And finally, we should create. Create new solutions, new culture, new communities. In a Christian context this might simply be missional outreach or addressing injustices towards people who we have historically marginalized as a culture. It means following Jesus as our model as a creator of goodness and how to embody love on this earth. Ultimately, when followers of Christ are active in politics, the point isn’t to control policy, it’s to demonstrate what hope in the Kingdom of God looks like as we learn from each other to create policy outcomes that would be beneficial for all of us.

“Political activism for followers of Christ isn’t about control or moving agendas driven by inner restlessness when we feel our trust, security, and freedom are in question. It’s about moving closer to the heart of God, and making love our aim.”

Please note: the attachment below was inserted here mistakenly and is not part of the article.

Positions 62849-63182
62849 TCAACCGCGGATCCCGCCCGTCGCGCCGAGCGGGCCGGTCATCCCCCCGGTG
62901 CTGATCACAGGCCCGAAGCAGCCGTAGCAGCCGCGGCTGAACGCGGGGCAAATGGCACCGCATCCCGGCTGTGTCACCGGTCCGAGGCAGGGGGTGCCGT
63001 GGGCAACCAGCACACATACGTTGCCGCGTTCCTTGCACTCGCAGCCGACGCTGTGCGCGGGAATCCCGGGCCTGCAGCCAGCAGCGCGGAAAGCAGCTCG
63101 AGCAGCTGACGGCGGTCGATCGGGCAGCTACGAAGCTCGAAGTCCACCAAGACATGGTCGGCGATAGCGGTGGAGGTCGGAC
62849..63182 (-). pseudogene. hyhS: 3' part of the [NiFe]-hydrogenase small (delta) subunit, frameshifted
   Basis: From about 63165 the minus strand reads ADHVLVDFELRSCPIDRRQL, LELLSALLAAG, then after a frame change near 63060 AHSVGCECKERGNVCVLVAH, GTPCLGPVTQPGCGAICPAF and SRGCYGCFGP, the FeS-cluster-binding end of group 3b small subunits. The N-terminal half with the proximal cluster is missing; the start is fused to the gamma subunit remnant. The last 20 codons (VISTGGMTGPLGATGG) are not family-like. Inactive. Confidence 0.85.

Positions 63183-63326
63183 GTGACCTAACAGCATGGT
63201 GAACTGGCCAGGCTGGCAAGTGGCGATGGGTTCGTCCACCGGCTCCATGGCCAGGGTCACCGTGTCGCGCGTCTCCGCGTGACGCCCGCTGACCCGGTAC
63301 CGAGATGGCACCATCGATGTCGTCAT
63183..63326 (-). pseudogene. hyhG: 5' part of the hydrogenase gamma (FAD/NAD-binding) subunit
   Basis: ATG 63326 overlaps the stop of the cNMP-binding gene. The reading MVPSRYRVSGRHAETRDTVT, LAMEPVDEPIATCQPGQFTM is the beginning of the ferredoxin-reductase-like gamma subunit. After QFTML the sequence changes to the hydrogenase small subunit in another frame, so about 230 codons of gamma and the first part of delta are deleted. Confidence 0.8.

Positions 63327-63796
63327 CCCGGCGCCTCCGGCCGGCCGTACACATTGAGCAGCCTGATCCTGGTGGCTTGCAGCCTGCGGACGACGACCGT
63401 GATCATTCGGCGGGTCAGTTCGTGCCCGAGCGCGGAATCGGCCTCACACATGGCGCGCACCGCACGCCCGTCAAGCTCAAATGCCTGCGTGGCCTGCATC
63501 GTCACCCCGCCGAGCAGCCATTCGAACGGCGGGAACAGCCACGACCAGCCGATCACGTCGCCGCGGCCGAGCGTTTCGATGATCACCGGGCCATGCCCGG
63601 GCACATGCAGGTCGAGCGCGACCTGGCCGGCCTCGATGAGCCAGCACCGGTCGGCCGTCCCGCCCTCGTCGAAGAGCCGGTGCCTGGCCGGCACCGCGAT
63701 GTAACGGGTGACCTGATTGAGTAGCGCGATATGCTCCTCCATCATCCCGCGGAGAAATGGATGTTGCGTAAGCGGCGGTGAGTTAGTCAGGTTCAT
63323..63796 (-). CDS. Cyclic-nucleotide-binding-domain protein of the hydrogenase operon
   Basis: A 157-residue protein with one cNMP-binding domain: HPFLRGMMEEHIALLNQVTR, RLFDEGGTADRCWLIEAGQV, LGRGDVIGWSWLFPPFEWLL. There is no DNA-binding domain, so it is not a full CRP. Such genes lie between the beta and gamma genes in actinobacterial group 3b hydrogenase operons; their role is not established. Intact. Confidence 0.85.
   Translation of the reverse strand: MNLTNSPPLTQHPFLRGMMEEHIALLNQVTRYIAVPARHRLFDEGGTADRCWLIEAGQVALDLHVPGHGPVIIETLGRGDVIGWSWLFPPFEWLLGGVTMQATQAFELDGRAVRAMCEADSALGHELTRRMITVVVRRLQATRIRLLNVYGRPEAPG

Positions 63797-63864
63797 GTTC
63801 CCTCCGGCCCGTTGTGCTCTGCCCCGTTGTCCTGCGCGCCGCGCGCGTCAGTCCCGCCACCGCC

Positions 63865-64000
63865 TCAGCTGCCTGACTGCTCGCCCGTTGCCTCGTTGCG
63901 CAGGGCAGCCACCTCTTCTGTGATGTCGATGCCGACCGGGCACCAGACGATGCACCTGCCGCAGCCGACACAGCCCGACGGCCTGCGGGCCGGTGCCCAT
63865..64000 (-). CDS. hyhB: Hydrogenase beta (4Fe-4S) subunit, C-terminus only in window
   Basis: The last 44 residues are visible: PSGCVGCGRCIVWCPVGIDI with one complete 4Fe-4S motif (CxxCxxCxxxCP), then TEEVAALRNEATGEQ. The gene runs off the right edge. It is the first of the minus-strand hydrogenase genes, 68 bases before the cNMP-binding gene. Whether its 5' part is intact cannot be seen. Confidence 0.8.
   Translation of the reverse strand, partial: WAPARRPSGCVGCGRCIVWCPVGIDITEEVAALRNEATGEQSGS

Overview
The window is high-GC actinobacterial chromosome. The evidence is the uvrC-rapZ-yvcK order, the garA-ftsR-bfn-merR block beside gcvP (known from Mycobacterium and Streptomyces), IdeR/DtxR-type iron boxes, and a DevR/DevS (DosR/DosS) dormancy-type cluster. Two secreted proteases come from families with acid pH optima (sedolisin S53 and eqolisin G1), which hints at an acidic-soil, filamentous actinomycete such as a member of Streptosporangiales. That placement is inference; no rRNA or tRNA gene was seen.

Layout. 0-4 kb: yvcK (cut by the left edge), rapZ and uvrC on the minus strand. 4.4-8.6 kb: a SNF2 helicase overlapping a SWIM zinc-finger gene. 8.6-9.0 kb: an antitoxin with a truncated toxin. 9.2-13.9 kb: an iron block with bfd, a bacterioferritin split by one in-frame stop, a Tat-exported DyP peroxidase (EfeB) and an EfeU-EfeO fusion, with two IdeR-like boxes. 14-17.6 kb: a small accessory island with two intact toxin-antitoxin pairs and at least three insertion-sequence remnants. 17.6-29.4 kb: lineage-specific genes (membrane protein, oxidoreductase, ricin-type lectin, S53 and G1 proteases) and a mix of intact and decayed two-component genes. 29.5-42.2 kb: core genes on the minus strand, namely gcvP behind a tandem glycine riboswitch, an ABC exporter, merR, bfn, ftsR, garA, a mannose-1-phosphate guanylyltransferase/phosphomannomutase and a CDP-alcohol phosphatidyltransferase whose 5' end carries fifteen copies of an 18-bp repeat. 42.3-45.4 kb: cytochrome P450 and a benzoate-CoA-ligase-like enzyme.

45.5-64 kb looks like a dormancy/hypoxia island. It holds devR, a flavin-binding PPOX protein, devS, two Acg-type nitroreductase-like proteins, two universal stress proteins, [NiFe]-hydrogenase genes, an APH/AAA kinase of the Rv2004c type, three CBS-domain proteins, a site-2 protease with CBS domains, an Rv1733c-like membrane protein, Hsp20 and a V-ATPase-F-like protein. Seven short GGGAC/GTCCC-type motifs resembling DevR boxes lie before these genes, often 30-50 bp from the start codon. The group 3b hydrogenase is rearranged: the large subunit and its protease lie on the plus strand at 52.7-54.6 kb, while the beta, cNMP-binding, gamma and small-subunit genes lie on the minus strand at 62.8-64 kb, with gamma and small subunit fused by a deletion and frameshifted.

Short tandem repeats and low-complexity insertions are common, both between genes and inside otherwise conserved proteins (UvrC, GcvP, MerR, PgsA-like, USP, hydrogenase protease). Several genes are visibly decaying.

These actions don’t give us all the answers we need. But they do help us frame better questions and foster the humility necessary to move from a culture of political divisions to a culture of unity. As we seek the Kingdom of God while being involved in public life, we can place our trust in the love and provision of our Father, we can find our security through prayer as the Holy Spirit intercedes for us, and we can follow Jesus as our model for compassion and creativity and final freedom.